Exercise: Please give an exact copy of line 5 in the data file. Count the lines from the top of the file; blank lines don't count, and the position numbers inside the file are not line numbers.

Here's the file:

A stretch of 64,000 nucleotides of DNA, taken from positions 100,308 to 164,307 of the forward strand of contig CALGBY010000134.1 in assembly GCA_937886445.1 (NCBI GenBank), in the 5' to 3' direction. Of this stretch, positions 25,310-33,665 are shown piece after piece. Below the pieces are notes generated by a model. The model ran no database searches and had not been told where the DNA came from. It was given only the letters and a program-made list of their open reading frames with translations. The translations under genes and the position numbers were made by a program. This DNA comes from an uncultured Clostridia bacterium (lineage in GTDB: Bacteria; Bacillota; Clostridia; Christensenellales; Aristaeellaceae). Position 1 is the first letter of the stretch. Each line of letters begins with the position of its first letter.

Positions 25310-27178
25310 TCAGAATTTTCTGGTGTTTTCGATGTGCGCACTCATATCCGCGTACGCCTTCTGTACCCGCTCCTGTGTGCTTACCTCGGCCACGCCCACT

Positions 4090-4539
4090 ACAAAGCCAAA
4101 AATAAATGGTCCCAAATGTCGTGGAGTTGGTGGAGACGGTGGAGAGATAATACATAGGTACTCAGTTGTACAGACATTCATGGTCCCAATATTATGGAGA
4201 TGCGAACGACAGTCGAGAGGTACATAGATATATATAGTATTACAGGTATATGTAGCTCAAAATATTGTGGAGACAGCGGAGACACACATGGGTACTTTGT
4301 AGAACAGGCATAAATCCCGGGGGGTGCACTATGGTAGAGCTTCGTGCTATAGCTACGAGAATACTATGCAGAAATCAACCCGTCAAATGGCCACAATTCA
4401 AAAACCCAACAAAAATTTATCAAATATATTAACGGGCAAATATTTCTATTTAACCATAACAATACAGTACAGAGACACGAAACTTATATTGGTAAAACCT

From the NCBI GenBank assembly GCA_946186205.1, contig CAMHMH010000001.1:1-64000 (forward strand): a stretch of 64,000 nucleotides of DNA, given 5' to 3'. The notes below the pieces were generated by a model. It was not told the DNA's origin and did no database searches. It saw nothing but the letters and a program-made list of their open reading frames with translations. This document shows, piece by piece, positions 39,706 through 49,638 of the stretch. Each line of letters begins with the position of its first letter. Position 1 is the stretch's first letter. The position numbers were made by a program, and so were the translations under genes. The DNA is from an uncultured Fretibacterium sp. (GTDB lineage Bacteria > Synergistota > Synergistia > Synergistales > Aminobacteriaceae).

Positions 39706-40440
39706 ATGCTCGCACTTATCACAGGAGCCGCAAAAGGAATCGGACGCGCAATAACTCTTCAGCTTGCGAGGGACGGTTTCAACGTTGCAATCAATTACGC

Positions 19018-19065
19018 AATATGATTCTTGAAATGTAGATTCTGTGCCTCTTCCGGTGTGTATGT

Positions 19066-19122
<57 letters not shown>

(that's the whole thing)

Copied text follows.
4090 ACAAAGCCAAA